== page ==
Yes, a nominated Executor may refuse the appointment of Executor for a deceased’s Estate. Such a refusal is called ‘renouncing’. In order for an individual to renounce their appointment as an Executor the solicitor acting for the Estate will be required to file a Renunciation of Probate signed by the individual in the Supreme Court of New South Wales.
Even individuals who initially accept their role as Executor (including by undertaking an action consistent with being an Executor) may be able to apply to have their executorship revoked. This is generally a more onerous procedure.
It is important for individuals who do not wish to be an Executor to refrain from undertaking any duties that would ordinarily be consistent with such a role. Further, it is recommended that the nominated Executor renounce their appointment as soon as possible.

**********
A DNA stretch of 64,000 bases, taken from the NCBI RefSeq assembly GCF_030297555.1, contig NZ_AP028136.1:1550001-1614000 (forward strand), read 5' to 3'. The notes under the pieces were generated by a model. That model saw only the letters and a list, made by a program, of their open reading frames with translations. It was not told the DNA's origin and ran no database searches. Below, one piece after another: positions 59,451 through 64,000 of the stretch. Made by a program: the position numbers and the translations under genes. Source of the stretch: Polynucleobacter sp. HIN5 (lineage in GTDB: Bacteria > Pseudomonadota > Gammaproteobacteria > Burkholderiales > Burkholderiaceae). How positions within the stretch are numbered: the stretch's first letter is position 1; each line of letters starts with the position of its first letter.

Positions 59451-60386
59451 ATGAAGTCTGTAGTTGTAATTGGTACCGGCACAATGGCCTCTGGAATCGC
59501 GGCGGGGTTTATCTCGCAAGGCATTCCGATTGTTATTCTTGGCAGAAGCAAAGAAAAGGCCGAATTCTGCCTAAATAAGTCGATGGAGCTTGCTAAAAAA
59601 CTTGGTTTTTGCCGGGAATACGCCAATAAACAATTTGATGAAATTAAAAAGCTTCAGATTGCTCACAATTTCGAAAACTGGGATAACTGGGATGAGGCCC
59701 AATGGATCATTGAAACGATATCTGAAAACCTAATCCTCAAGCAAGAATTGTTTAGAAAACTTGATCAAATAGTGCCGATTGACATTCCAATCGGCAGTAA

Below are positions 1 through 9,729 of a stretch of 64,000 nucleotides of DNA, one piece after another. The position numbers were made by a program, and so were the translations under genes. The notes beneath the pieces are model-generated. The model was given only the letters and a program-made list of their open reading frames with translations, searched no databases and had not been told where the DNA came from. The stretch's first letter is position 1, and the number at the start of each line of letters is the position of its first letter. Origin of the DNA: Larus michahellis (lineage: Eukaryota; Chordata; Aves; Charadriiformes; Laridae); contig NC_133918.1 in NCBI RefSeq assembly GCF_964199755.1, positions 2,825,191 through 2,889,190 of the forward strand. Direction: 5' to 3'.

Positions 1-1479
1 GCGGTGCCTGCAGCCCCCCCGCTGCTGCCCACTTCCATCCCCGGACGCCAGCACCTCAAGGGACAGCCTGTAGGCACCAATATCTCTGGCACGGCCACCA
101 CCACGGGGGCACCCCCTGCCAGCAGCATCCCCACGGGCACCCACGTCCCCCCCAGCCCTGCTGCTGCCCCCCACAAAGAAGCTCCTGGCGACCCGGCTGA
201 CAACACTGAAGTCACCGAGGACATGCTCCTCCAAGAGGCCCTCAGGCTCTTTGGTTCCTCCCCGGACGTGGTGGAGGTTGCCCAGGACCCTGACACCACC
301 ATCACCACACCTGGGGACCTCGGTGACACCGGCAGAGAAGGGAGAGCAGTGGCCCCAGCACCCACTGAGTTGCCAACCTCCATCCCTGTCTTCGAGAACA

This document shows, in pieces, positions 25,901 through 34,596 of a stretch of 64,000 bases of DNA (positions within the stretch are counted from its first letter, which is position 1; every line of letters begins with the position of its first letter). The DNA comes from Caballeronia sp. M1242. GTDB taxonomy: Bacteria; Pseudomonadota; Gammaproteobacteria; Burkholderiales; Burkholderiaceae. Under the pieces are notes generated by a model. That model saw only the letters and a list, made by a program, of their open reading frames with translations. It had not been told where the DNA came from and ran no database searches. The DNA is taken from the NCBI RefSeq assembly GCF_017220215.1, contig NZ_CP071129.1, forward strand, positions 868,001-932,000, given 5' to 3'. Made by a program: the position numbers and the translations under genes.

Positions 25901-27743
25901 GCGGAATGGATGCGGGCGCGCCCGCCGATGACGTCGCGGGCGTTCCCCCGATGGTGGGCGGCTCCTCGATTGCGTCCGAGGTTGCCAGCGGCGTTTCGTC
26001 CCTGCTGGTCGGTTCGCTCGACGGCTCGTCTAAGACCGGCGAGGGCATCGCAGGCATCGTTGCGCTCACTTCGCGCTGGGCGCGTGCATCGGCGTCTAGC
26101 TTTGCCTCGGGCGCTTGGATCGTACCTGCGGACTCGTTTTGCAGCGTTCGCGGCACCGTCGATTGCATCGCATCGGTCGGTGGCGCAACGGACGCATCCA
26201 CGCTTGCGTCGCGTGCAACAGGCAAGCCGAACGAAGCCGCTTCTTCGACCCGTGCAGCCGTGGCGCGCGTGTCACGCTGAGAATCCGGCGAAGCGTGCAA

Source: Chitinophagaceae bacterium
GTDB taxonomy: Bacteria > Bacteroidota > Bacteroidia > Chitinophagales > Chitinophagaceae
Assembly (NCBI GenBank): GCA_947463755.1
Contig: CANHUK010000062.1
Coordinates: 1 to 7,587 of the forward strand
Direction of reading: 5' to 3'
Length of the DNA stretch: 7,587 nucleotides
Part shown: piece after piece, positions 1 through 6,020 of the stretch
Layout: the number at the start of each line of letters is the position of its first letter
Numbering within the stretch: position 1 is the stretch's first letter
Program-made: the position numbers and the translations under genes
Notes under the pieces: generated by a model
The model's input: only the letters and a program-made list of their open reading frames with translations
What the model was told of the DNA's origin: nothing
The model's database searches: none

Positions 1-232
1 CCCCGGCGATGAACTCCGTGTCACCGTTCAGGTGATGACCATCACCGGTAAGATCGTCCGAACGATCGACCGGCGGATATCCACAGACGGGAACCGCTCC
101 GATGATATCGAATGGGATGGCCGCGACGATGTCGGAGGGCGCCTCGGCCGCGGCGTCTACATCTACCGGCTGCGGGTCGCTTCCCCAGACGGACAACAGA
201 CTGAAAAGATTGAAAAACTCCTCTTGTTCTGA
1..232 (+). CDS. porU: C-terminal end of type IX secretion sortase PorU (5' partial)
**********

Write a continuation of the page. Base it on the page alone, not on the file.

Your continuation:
Interfering with the administration of an Estate without the requisite authority is referred to as intermeddling, and should be avoided as it may be perceived as an individual accepting the role of Executor. Such actions may personally expose the individual to risk. Tasks that will generally not be considered intermeddling include such things as organising the funeral and safeguarding assets. However, tasks such as selling assets and paying creditors should be avoided.
If you require any further information or assistance in regards to the above, contact the Team of Lawyers at The Quinn Group on (02) 9223 9166 or submit an online enquiry.